Dorchester is reclaiming its heritage Ducks, jobs, habitat are added

December 20, 1992|By Peter Baker | Peter Baker,STAFF WRITER

CAMBRIDGE -- Looking across the banquet room at the VFW Post on Route 50, one sees a good-natured group of waterfowlers. Some among them wear animal-pelt headdresses, some wear jackets and ties, others wear muddy boots, and a fair number of each group frequently amble to the bar.

It is stag night during the three-day Grand National Waterfowl Hunt.

And, although there are some monkeyshines, the business of the Grand National is real and it means good waterfowling and big money for Dorchester County.

In 10 years since the first Grand National, a resident population of more than 1 million ducks has been created, a minimum of 112 jobs has been made available with a payroll estimated at $1.4 million and the local economy has been boosted by some $55 million.

According to Grand National Waterfowl Association officials, this business of duck rearing and hunting is the fifth-largest industry in the county.

A decade ago, such was not the case, said James S. Bugg, one of the founders of the Grand National and now a member of its executive committee.

"The initial idea started when a group of people here tried to do something about the unemployment in Dorchester County, the lack of industry, the lack of jobs," said Bugg, president of Decorating Den, a national franchise operation. "And also there was an interest in trying to attract tourism to the area.

"My suggestion at the time was that why don't we try to show our best side."

Dorchester County, of course, is acknowledged to be a great place to work the water or to hunt or fish, an area of a thousand salt marshes and hundreds of tidal creeks off five major rivers.

"Dorchester is probably one of the most famous counties in all of America for waterfowling," Bugg said. "It was the sport of kings all during the 1920s and 1930s, when all the DuPonts had hunting lodges here and W. D. Chrysler and on and on and on . . .

"Look at the rosters of the old hunting clubs that were here, and the famous people that came from all over the world to hunt were just unbelievable."

For many years, however, that boom of hunting activity was just so much bust. The duck population dwindled from too much hunting pressure and loss of habitat, and fewer hunters were drawn to the salt marsh edges.

The Grand National has brought the boom back through a privately funded duck program and a great deal of networking among the heads of national businesses, prominent politicians, star athletes, actors and actresses, old money and hard work.

"We actually dumbed ourselves into a major industry," said W. Ladd Johnson, chairman of the North American Waterfowl Foundation and a member of the Grand National's executive committee.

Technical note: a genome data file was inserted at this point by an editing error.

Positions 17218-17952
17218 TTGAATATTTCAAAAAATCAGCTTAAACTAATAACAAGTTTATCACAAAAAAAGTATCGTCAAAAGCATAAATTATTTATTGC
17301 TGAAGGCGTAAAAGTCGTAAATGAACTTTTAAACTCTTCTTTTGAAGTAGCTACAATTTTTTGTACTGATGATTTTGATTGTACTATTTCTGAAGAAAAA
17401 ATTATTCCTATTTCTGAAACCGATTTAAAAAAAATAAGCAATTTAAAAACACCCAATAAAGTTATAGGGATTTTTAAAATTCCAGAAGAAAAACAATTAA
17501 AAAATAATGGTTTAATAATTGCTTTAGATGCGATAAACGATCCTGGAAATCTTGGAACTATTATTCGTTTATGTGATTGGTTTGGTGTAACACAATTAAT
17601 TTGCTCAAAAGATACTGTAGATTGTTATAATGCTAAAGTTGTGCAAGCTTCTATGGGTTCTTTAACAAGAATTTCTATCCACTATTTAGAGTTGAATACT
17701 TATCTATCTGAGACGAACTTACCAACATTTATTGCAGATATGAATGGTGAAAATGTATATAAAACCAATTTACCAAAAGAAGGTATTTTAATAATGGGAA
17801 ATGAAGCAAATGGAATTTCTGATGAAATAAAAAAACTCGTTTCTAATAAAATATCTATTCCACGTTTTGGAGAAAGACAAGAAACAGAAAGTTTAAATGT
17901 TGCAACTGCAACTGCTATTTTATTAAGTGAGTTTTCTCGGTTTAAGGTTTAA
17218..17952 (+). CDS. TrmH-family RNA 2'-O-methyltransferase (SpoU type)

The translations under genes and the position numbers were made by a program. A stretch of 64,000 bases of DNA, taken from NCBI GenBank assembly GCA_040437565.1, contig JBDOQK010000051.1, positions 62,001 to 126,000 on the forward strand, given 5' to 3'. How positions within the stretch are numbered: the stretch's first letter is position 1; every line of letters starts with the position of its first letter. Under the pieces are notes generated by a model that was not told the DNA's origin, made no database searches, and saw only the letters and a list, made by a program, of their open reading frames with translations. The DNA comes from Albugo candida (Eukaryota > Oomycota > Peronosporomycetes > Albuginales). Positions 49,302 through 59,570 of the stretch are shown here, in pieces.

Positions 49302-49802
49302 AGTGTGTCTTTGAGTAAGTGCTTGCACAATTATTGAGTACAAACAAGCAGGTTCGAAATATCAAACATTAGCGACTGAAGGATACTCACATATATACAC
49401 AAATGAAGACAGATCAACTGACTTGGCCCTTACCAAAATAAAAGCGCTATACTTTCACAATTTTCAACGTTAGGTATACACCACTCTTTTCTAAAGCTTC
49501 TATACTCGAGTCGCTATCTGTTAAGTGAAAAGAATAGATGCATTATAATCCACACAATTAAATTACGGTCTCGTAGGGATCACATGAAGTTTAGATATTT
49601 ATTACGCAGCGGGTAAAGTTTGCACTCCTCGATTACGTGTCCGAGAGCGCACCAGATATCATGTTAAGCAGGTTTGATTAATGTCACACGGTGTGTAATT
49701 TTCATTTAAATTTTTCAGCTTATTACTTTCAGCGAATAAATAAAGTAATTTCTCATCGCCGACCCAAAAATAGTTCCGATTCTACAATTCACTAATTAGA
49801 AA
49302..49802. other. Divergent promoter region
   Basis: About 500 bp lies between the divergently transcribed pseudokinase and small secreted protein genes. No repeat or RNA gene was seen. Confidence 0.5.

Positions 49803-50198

The first Grand National, Bugg said, was patterned after the One-Shot Antelope Hunt in Wyoming and the Grand National Quail Hunt in Oklahoma. In that first year, the late Roger Maris and Dale Robertson were the headline celebrities, and the purpose was to "show that Dorchester County is a great place to work as well as to live and play."

And if a leader of industry had a factory to relocate or a plant to be built, then all the better. And while the money men were looking things over, there were ducks to hunt, tomahawks to throw and interesting people to meet.

Warm up the hot stove with Will Clark of the San Francisco Giants, talk decoy carving with Dave Butz, formerly of the Washington Redskins, re-sail the America's Cup with helmsman Buddy Melges -- or talk sports, politics or business with any of 200 other prominent men.

"We don't put a lot of pressure on them," Bugg said. "We just hope they will say, gee, this is a neat place and [realize] if they owned a factory or a plant here it would give them a chance to come back often."

The key to it all is rearing and releasing ducks, which is a year-around pursuit of the members of the Grand National Waterfowl Association.

A decade ago, four landowners in the county were creating habitat and releasing ducks. Now 125 farms in the area are involved. Where once there were fewer than 10,000 ducks released each year, now between 130,000 and 150,000 are released annually.

"The first year I owned my Poverty Point Farm, we shot 14 ducks," said Bugg, looking back over almost two decades. "There just weren't any ducks around."

By Johnson's estimate, there are now well more than 1 million resident ducks in addition to the migratory ducks that winter in Dorchester County.

"Our harvest is only about 10 percent annually," Bugg said. "So what we are doing is a really great thing for the ducks, and the ducks really needed the help.

"But the big thing is that we also are taking marginal land -- Dorchester has a lot of land that is kind of sinking, so to speak, over the centuries and saltwater is claiming it -- and by putting up dikes and barriers we are retrieving this land."

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